Baseline shifting on InDesign export

Hi, I created a font a while back that’s been working great in our InDesign compositions. Beautiful spacing and kerning, and everything looks great on output. Thanks for a great application, especially the Smart Spacing and Kerning tools. Awesome!

In the initial font I didn’t include any accented glyphs and it’s time now to do that. I created all the glyphs and imported them using the exact same Ascender, capHeight, xHeight, Baseline, and Descender guides, and successfully created kerning groups to duplicate spacing for similar glyphs (e for é, etc.). All good. They look great in InDesign and everything works as it should.

However! On export to fixed-layout epub from InDesign, the baseline shifts downward pretty dramatically, even though it displays correctly in InDesign. It’s not a huge issue with text blocks with large amounts of text, but when we have a small, formatted text box (a button, for example), it is a big problem, especially on two-line buttons.

In the attached image, the text frames (the buttons) specify a vertical alignment that centers the text in the button from top to bottom. The image shows a screenshot with the InDesign display on the left and the Epub preview on the right. The downward shift on the right is clearly visible especially the two-line Battery & Adaptor button.


The old font (before adding accented glyphs), shifted a little, but not nearly as much so it was not a deal-breaker. With the new font it definitely is a deal-breaker. I can’t figure out how to fix this, or if it’s even possible to fix… Any advice to help me solve this would be appreciated!

Can you share with us, me please the font - really exciting to see how it performs in INDD

I’m sorry but I can’t share it publicly.

Hello StartGuides,
I have recreated one of your buttons in InDesign with my Fontself font “TimeSaver One 70 Bold”. If I superimpose the two buttons in Photoshop, they can be described as congruent. See attachment (ZIP) below.

In your screenshot, however, there are differences in the width of the font in both buttons. The spacing of both lines is the same.

If I export the IND document as epub and then open it in SIGIL, you will see ( A ) the source code. The text “Battery” and “Adaptor” are defined by fixed positions with two decimal places in pixels on the button.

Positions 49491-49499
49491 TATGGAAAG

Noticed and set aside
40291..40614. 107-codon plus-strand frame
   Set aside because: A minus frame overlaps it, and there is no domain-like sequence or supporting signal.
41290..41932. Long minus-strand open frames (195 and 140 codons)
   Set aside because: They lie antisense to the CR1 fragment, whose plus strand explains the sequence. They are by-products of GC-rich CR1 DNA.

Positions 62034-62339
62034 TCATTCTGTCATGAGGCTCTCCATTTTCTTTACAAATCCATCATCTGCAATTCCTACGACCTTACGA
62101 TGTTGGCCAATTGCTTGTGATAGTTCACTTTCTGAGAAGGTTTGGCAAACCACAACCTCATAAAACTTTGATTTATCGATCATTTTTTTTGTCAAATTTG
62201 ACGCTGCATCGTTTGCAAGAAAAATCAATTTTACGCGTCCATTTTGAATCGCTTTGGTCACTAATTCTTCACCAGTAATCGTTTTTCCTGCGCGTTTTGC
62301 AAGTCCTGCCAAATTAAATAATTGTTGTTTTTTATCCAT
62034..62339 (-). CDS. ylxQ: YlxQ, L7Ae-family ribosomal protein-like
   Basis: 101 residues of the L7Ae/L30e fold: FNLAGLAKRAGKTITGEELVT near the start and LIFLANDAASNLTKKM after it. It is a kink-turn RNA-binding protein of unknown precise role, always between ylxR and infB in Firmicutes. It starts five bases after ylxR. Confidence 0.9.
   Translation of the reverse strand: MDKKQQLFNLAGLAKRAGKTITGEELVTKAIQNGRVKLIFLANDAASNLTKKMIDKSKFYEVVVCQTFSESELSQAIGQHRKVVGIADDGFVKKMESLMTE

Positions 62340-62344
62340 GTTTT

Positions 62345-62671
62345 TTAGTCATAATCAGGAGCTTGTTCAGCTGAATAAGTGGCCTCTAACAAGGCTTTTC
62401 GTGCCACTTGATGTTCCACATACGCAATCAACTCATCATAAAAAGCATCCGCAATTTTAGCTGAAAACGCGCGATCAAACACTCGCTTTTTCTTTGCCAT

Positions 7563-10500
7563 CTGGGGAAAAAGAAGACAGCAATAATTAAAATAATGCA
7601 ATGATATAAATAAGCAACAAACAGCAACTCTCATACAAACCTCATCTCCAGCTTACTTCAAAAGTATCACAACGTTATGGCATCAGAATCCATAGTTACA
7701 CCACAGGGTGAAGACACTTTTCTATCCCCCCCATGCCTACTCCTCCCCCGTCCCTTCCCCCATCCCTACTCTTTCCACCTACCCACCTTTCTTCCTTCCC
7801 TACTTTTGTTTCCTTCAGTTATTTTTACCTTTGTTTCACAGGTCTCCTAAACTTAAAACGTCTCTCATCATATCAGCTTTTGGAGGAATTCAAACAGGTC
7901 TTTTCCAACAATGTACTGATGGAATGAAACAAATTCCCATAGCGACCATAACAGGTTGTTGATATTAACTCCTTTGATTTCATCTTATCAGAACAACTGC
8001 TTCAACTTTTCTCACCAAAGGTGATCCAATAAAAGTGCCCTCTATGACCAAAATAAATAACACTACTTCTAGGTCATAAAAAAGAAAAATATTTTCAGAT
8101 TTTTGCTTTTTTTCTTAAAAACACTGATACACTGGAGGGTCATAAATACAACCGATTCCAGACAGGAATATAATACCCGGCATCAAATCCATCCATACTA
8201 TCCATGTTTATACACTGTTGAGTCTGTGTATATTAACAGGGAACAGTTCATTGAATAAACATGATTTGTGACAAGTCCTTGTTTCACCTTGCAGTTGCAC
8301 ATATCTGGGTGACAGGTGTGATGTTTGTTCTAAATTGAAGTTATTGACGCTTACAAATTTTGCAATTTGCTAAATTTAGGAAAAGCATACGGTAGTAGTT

Now XHTML and CSS, which make up an ePub, is not a print like a PDF file. You will always have small deviations in the ePub because every (reader) programme interprets the XHTML/CSS instructions differently.

As a solution you can try to create the buttons with SVG-graphics or PNG-graphics. Then there should be no discrepancies.

Good luck,
– j. (545.3 KB)

What about privately?

Jens, thanks for your response. I’m aware of how InDesign fixed-layout epub export uses absolute positioning. The issue is not the width difference (I respaced when updating with the accented characters) but the baseline shift. Even if I bypass an epub reader completely by unzipping the epub and opening the XHTML in a browser this baseline shift is evident. So it’s not the epub reader that’s the problem. I don’t want to have to convert the buttons to SVG or PNG. I’d rather that it just works correctly without a workaround like that.

Anyway, I was just hoping this might be something you’ve seen before but I guess not. I’ll keep messing with it to see if I can figure something out. I will probably try importing spacing from the previous version and see what happens as a start. I’ll let you know what I come up with if anything.

Best wishes,


Did you try me font in the zip-archive? For me, it looks correct with my font, isnt it?

Jens - Sorry, yes, it looks correct with your font. However, I’m not sure it’s a valid comparison since the font you provided is only a subset with limited glyphs rather than a full set with accented glyphs.

It just occurred to me that my problem might be where the ascender is set. Since the first version didn’t have accented glyphs, I set the ascender not much higher than the cap height, and I did not reset it for the added height of the accent glyphs. I sense that maybe I should have moved the ascender up to the top of the tallest accent, yes?

What do you think?


you can try the complete font with 1260 glyphs and all glyphs for 40 european languages: (german explanation) (download: 10 styles, PDF in DE and EN)

That’s what my guide lines look like:

The french Á and À should be below the ascender.

Good luck,
– j.

Thanks Jens. I will do some more tinkering. I’m leaving town for a bit so I’ll revive this when I return.


Ok, have a good time.

Jens, I had an opportunity to work on this some more before leaving. I corrected the ascender metric (guideline) and it appears to have fixed the problem! I set the ascender guideline to the top of the accent marks and reimported/replaced all the glyphs (with named guidelines selected) and voila!

Thanks for helping me think through this. :partying_face:

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